of impressive size with a commanding image of a stylized human face, the deeply repoussé features on a single sheath of silver, with large concentrically ringed eyes, sharply downturned mouth and bird beak nose, raised ears, and sloping chin, with a triple row of beaded headbands, and backflap of graduated tassels incised by cross-hatched details, the tall flaring spout with everted rim.
Cf. King (2000:cat. no. 25) for the type; also Sotheby's, New York, November 22, 1993, lot 41, for the large silver vessel type.
This magnificent effigy beaker represents one of the few large silver objects that survived the voracious Spanish melting of precious metals in the 16th century.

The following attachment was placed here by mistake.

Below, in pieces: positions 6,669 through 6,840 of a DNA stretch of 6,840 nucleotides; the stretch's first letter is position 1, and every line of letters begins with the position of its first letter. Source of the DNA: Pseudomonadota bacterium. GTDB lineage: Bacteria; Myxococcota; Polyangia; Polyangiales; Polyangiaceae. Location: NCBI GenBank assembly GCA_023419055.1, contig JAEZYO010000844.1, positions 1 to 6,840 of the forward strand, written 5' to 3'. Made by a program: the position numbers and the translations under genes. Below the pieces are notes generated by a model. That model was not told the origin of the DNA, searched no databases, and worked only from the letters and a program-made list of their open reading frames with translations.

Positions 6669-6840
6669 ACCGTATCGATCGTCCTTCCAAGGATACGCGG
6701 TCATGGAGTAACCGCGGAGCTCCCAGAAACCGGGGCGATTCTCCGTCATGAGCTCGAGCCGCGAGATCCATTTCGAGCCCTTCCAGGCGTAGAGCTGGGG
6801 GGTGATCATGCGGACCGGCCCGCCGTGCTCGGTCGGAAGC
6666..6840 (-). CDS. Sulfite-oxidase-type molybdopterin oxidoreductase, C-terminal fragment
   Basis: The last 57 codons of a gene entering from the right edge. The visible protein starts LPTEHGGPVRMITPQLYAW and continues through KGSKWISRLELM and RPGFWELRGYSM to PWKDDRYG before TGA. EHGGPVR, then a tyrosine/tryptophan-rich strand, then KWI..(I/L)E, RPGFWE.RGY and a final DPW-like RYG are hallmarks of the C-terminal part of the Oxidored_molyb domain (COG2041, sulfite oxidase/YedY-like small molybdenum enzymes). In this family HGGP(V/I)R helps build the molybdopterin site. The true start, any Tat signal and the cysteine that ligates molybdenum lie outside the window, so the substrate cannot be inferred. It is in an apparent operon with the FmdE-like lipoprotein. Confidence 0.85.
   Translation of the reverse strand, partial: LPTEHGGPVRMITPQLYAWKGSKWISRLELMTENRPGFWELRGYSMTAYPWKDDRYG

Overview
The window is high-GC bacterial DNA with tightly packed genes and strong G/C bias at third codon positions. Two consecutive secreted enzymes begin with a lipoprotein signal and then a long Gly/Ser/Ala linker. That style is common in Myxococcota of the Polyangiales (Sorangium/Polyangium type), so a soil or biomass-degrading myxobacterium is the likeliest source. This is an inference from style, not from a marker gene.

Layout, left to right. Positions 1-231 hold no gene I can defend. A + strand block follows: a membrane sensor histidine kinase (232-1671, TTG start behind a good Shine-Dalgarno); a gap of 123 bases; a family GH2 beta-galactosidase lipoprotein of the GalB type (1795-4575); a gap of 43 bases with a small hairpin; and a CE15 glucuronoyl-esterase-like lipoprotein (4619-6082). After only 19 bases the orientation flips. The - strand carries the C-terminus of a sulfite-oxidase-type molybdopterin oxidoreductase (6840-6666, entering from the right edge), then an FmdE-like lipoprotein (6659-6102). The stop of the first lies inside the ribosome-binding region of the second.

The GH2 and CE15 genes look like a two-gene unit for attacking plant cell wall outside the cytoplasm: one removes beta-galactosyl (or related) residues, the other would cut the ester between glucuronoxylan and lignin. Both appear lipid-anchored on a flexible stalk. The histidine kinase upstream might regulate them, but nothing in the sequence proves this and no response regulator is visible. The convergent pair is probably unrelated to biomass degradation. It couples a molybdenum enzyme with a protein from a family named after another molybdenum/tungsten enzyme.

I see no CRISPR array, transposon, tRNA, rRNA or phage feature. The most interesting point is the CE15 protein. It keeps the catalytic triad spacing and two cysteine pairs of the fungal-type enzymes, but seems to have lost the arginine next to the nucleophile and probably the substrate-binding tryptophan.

Head beakers made from one or more sheets of metal, were produced in the north coast of Peru by finely trained Chimu metalsmiths; under Inca rule after 1450, many of these craftsmen were relocated to the south in Cuzco. These large beakers were probably used for chicha, the fermented beer made for rituals and ceremonies.
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